Wednesday, 21 April 2010

Diane Arbus

I had never really explored Diane Arbus' work in the past, I briefly looked at her work when I was studying but never in detail. I have recently visited Edinburgh in which at their Scottish National Gallery they are holding a major exhibiton of her work. So I had to go and have a look while I was there because nowhere close to home would hold such a big exhibition of a great Photographer like Diane Arbus. I was quite blown away by the amount of work they had of hers and the sheer amazing quality of images.

I am a big fan of black and white film, especially medium format, hence my obsession with Francesca Woodman. So I was pleased to see that most of the images on display were her medium format ones.

In some rooms every photo had an explanation, which was nice but sometimes it took your attention away from the actual photograph. All of the photographs on display were portraits, mostly of 'freaks' as people call them, and normal people she had met on the street, got to know and been invited back to their homes to photograph them in a more personal surrounding. In the lobby of the gallery they had some clippings of local newspapers reviews of the exhibition, and I kept seeing the words; disturbing and unnerving, when describing some of her portraits, I didnt think this at all, and I cant really see how other people can think it. They're not disturbing, they're pretty fascinating.

Most of the photographs I saw were stunning, the most perfect prints you could think of. The subject matter was also always interesting.

Although Arbus was from a 'rich' background she thought of it more as a hindrance or an embaressing thing, and rarely took photographs of people in high society, but when she did it was almost as if she was mocking them or showing their true colours as being miserable underneath the facade of wealth and fortune.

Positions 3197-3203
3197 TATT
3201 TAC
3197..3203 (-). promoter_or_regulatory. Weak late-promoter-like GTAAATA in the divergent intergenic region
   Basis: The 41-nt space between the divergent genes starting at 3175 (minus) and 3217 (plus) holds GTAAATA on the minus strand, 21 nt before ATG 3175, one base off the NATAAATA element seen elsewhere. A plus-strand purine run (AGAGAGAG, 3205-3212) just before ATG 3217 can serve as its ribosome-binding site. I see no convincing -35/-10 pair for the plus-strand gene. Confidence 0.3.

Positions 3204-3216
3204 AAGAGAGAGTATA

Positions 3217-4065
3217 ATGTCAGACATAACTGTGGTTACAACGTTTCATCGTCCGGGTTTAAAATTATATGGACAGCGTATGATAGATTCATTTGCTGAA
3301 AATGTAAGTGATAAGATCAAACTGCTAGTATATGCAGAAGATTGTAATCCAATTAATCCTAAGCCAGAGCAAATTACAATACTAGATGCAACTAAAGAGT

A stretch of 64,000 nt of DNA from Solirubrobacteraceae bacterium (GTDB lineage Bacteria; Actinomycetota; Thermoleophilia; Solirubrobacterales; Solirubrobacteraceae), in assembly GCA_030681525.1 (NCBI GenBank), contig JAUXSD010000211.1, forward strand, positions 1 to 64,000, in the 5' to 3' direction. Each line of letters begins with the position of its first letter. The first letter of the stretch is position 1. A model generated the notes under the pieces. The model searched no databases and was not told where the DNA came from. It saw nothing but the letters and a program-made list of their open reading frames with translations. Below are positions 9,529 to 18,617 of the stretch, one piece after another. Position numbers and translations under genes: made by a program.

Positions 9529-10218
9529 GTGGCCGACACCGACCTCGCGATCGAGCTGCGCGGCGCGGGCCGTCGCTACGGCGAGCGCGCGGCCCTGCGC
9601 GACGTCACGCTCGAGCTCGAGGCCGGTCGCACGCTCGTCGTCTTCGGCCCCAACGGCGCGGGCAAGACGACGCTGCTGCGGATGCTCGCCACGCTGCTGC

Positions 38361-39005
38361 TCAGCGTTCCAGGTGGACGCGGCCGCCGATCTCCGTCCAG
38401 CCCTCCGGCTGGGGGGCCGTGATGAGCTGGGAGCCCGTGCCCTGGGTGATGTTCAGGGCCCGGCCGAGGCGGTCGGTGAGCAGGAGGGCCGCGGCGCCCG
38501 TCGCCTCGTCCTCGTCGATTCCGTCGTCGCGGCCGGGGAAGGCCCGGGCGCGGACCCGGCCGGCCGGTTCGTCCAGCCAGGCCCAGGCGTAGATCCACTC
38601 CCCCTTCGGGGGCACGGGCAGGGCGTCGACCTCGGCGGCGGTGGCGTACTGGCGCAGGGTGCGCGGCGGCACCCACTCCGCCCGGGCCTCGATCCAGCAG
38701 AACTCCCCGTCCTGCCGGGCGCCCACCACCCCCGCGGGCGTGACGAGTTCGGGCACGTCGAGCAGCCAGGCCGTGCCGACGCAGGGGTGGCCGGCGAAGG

My favourite of the lot is the image of twin sisters, I could stare at it for hours. Also, there was a rare self-portrait of Diane Arbus when she was pregnant with her first child in 1945, she had started documenting her pregnancy in photographs to send to her husband. It was a really beautiful shot. It really opened my eyes to what an amazing and inspiring photographer Diane Arbus was. And once again I find myself confused and annoyed that like Francesca Woodman, she commited suicide.

I think from now on I will probably use Diane Arbus' work as more of an inspiration than I would in the past. There really should be more exhibitions like this that are more accessible to people all over the UK. This exhibition was a part of the 'Artist Rooms Tour' which is in association with Tate Modern and I think this is what they are trying to achieve by putting on major exhibitions in smaller cities in the UK.
Here are just a few of Diane Arbus' inspiring portraits;


Bethany Burnett said...

I've always thought the photo of the twin girls bares a striking resemblance to your sister, Donna.

Leanne Surfleet said...

Yeah I know what you mean. They do look alot alike. I cant wait to go see this exhibition again, its amazing. x

Clémence L. said...

I'd study Diane Arbus in art.I'd like her job. Particularly the social link that was instored on this work.

Floyce Alexander said...

I love your response to her work. I saw the traveling exhibit some years ago at the Walker
Art Center in Minneapolis, after discovering her 1972 monograph while I was living in Amherst, Massachusetts. Ever since then I've been trying to write about her work and life. In the very early sixties, in Seattle, I knew people like the so-called freaks and demimonde she moved among and of whom she made her inimitable photographic art.

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